9.1.2022 – ask smoking or non

ask smoking or non
but wait, where does that seat us
after forty years

I was thinking about my Mom this past week.

Hard to believe that it was 9 years ago at the end of August, 2013, that she died.

It is almost more difficult to believe that she had lived the last 25 years of her life without my Dad.

Difficult to believe because in my mind, my Mom and my Dad were a couple, a couple together in my memory.

My family was lucky enough to have had a summer place on Lake Michigan.

This place played a large part in our family.

Yet when my Dad died, my Mom was ready to sell it.

To her, she told me, that was her place to be with Dad and without Dad …

This place on Lake Michigan was a cottage, or so we called it, that had to be winterized as well and prepped for summer early in the springtime.

I started going along with my Dad to close it as well as open it up so I could take over these chores.

I learned where the well was and how to turn off the pump and drain the pipes in the fall as well as prime the pump and fill the water tank in the spring.

At some point, I started taking a week off in the spring and I would stay out at the lake by myself and get the water turned on, the furnace going and do any painting or other small repairs that might be needed.

What I really did was make a pot of coffee in the morning and sat either by the water or if too cold (this would have been Michigan in May), next to the big picture windows looking out over the water and read all day.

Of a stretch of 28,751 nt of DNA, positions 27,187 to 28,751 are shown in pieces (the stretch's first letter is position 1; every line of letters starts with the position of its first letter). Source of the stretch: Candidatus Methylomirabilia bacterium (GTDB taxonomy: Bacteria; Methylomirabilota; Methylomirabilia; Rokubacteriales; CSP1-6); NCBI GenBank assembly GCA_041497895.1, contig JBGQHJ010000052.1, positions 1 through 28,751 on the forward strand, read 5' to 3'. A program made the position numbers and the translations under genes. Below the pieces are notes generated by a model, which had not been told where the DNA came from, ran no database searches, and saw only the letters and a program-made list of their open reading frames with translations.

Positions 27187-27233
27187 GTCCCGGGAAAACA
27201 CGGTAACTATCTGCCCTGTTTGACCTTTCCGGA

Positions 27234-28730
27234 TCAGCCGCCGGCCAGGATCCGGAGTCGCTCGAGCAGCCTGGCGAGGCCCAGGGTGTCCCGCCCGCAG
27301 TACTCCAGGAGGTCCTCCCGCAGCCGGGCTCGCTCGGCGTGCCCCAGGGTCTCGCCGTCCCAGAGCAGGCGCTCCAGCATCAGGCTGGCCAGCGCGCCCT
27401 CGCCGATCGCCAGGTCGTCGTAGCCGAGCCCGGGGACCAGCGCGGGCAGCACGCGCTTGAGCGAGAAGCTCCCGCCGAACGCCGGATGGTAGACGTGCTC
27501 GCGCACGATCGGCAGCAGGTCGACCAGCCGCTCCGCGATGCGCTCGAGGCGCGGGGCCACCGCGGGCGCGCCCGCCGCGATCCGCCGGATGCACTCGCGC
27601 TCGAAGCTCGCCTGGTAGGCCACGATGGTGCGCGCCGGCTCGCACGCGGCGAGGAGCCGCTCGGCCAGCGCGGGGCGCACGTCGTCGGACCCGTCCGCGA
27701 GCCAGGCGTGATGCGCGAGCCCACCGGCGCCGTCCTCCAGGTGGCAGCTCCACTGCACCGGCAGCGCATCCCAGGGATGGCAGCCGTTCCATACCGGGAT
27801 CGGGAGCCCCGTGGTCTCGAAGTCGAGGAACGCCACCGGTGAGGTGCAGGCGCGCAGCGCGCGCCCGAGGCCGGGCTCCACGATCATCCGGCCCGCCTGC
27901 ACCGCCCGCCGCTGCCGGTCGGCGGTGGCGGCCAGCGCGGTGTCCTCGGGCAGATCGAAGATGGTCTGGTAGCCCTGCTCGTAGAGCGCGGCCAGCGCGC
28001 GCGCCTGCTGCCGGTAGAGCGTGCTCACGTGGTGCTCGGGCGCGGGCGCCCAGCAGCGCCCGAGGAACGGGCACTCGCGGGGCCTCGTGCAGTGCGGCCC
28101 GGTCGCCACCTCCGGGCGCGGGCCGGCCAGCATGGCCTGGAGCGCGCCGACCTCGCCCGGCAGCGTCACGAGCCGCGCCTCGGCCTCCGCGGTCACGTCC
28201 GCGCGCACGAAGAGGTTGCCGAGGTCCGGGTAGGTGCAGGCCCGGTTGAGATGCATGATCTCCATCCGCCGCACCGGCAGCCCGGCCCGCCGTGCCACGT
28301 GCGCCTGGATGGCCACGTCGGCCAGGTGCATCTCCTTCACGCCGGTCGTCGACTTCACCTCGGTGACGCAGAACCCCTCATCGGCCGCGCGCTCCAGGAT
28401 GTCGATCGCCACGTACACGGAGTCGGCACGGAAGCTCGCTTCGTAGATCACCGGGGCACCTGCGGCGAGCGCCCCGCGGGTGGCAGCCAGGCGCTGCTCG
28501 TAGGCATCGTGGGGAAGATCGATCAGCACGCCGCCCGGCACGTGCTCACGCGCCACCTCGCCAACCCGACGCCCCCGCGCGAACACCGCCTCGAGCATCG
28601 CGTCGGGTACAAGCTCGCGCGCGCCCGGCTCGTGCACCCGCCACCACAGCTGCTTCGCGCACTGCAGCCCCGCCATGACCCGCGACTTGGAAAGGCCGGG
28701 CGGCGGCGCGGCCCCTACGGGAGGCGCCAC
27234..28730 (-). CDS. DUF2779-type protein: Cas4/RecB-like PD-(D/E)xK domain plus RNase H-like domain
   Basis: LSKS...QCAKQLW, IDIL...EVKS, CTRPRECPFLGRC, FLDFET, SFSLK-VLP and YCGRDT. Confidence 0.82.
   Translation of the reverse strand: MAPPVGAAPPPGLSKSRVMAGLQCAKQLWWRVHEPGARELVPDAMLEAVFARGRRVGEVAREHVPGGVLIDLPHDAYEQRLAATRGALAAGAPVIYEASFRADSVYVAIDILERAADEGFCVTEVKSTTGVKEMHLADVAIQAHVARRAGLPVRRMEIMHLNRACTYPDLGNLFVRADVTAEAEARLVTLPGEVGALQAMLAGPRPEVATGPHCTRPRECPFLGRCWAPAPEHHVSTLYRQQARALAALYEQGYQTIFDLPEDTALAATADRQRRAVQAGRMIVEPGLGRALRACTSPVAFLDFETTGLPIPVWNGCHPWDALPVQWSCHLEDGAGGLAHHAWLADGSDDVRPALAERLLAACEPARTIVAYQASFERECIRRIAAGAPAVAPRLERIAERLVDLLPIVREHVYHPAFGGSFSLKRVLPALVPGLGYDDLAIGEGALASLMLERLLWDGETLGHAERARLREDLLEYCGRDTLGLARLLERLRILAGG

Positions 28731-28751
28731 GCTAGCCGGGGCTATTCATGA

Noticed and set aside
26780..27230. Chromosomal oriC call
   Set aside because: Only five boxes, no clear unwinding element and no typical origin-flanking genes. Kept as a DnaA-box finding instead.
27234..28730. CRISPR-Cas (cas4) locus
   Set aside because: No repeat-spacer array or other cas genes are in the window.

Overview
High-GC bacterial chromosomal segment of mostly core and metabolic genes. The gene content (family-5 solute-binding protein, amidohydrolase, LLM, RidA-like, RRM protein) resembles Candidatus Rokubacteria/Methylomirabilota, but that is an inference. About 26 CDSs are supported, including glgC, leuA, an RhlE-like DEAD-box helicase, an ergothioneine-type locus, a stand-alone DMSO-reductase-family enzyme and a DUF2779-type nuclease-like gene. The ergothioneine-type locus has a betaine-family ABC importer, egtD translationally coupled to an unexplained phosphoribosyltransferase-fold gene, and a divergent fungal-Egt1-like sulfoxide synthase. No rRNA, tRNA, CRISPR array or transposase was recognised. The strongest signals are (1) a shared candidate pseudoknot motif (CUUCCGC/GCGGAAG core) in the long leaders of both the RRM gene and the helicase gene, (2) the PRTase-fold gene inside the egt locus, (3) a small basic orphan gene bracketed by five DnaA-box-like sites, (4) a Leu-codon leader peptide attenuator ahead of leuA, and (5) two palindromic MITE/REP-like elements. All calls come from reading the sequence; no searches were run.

One year in the middle of week, my Mom and Dad drove out from Grand Rapids, Michigan, where we lived to drop in on me.

There were also happy to have a cup of coffee and sit and look out over the water as we chatted about eveything and nothing.

Then my Dad suggested lunch.

I knew what that meant.

He wanted to go to local hamburg joint named Russ’.

It was bad English, but everyone called it ‘Russes’.

It had started in Holland, Michigan and we stopped there often when we were out that way and back in the 1980’s it was starting to expand and open locations in Grand Haven and Grand Rapids.

I knew my Dad wanted to order a hamburger they offered called the Big Dutchman.

Somewhere in Grand Haven there was a street sign near a school that said STOP – ALLOW CHILDREN TO CROSS.

Someone had taken a Russ’ bumper sticker and stuck it on the sign so that it read, STOP – ALLOW BIG DUTCHMAN TO CROSS.

My Dad would drive out of his way just to pass that sign and laugh and laugh.

It helps if you grew up Dutch and in West Michigan.

So off I went to Russes with my Mom and Dad.

And so the moment began.

Back in the 1980s, people smoked in public but it was popular if not required by law, that restaurants offer no smoking sections.

It didn’t matter if it was one big room, restaurants would say this side people can smoke and this side people can’t.

They all breathed the same air but there it was.

Russes tried to accommodate non smokers by building on new additions to their restaurants that would at least put smokers and non smokers in separated rooms.